The interface seems cleaner and simpler than that found in RC, with very simple map plotting, for example, on a very sparse, very low-resolution map with oversized terrain symbology. By contrast, the RC map mimicked actual military maps from Vietnam, and those in World War II were nearly identical. Units can be 3D NATO icons or figure sprites and contact erupts in gunfire animation. Otherwise, the general’s accommodations are quite Spartan and of much lower detail than in RC’s Vietnam fire base headquarters. Residual animation such as UH-1 Huey’s landing or US Marine 105 mm howitzer’s firing from behind sandbags doesn’t show up in Europe for the Canucks.
Play was quick, smooth, nearly effortless and the learning curve was exceptionally mild. Quite frankly, the biggest training headache for me was remembering what the small status and order icons referred to when you right clicked on a unit. Also, the combat and casualty model seems quite accurate for what I know of this period of history, and given I clocked 63 hours of play and replay at both Dieppe and Pachino (Sicily), you correctly assume it held my interest. Also of note was my using a PC actually below minimum spec to run the game (only half the needed video RAM), yet it worked like a charm with no animation lagging at all.
So, what’s not to impress?
What struck me with all the positive comments on Steam were how many people praised the game for finally allowing them to command their forces precisely the way a real World War II commander did, not like a computer gamer plays. Now yes, there were rare instances during that war where generals took direct command of low level maneuver forces due to special circumstances or personality quirks (cue Feldmarschal Irwin Rommel tooling around North Africa in his SdKfz 250/3 Greif command car). But what RG portrays is not the way it actually worked.
I have served on military staffs at battalion (1-51st US Infantry), brigade (1st/29th Light Infantry Division, 2d/1st Armored Division), division (same two) and corps (III and VII), and in each case the general officer commanding’s role is solely as a decision maker. He rarely ever talks to his units in the field, and then as an exception, no more than two echelons down. This means a division commander talks to brigades and battalions, not companies or smaller. In fact, he is much more likely to talk to his boss at corps than his own brigadiers and colonels in combat.
Further, an actual general has an entire staff to do about 90% of what is demanded of him in Radio General. Now, I wasn’t able to locate Lieutenant Colonel’s H. F. Joslen’s Second World War British orders of battle, but if the staff of a US division in World War II is even close, the RG commander should have another general, a colonel, three lieutenant colonels, three majors, a captain, a 1st Lieutenant, nine NCOs and 11 privates working right by him at headquarters. That’s a lot of folks for one tent as you might imagine. These soldiers are talking to their counterparts from the combat units, updating the situation map, providing supplies, medical support and painting as current a picture as possible for the commanding general to examine within his decision-making process.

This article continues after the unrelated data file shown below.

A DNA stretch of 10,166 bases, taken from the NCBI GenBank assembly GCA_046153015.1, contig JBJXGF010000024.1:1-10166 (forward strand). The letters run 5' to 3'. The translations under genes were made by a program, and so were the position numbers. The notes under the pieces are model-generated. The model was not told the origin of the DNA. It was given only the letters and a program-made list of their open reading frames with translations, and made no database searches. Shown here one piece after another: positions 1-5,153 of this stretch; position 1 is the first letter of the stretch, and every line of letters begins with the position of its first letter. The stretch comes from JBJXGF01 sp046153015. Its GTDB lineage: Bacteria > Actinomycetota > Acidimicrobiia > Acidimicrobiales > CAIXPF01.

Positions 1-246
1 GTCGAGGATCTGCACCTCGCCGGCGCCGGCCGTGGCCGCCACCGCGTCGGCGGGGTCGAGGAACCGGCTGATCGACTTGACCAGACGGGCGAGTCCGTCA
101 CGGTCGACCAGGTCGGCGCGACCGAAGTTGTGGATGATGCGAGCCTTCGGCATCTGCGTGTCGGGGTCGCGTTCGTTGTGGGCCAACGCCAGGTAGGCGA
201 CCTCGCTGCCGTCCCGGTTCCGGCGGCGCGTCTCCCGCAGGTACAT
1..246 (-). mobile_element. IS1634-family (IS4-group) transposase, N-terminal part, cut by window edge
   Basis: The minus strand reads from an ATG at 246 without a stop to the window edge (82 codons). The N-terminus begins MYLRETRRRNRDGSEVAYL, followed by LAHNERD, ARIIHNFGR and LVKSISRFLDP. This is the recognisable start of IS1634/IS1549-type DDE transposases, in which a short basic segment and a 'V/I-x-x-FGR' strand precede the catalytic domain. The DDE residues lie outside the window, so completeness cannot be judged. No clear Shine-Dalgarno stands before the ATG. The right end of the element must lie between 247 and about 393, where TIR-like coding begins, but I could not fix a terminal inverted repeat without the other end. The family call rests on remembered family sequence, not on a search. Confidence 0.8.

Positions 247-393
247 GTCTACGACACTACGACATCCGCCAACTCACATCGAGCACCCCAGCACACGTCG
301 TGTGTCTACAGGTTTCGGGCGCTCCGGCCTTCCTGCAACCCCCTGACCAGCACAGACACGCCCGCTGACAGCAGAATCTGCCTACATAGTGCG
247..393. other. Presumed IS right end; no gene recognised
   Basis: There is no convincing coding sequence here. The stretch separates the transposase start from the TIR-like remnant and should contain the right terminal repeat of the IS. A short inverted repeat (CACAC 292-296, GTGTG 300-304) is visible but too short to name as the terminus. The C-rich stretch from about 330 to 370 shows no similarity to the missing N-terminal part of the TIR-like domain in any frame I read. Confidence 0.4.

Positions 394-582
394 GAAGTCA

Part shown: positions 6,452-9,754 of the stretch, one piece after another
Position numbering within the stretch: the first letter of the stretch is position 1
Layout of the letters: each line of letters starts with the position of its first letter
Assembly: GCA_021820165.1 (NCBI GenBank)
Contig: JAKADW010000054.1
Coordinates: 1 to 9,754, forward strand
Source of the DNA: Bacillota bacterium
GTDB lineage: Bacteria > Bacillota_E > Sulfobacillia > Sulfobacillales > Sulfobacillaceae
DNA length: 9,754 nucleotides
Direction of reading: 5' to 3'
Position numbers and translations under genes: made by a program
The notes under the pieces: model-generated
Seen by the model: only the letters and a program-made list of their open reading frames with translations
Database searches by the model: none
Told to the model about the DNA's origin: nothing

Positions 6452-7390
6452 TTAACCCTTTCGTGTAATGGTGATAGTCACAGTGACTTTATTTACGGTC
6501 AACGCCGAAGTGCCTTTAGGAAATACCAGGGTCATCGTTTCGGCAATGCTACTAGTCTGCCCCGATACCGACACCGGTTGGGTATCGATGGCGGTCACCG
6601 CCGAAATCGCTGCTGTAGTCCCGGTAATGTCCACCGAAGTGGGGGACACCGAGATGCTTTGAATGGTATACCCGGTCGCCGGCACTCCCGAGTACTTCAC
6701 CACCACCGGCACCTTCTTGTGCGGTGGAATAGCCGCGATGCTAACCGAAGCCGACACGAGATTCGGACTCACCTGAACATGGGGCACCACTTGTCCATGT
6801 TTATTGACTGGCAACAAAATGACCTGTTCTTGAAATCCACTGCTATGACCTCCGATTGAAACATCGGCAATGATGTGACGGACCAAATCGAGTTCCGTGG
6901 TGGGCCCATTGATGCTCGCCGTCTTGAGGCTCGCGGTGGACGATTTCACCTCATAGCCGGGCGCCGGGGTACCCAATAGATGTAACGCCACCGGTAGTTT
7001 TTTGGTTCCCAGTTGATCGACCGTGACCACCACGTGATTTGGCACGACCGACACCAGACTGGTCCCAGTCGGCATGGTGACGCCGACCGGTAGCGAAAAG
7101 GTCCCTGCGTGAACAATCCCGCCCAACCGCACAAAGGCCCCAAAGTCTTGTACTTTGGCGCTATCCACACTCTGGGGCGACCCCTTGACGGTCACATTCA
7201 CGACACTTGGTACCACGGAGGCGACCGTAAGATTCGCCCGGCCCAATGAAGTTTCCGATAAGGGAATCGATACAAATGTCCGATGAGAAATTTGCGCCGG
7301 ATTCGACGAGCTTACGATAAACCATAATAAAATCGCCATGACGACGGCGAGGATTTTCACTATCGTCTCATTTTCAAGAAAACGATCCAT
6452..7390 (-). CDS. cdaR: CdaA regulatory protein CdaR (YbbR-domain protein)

Thus, what we have in RG is placing the player in the role of the entire division staff, and not just the commander. This means while the player is rightly confused and uncertain as to what is going on with the battle, he seems to be (IMHO) far busier than he should be, and I wonder if this could tip the game from being fun to annoying unintentionally. I only played and replayed the first two engagements, so I can’t tell you if deployed forces grew with each additional scenario or if they remained relatively small. If so, it might well be because the designers were aware of the very issue just mentioned.
But to me an even bigger issue was that none of the reviews on Steam noted any of this, very likely because few if any were aware of how command in World War II (or perhaps any conflict) actually got the job done. Wargamers, as opposed to strategy gamers, tend to be a bit more historically aware and realism oriented but I’d bet their knowledge portfolio does not include details about in the bunker command and staff operations. I do and that re-emphasized to me the care I must take when writing, ensuring I am talking to the typical gamer, and not to myself.
To sum up, for around $20.00, Radio General is well worth your while. It succeeds mightily in getting its central point across about running a battle within a perpetual fog of war. But similar to the Total War franchise, as an example, it does so in a way that is very light on detail and often contrary to historical fact. So long as the customer base does not care or realize this – and it seems they don’t – then that is perfectly OK, not to mention a solid business decision as well.
Radio General is available on Steam.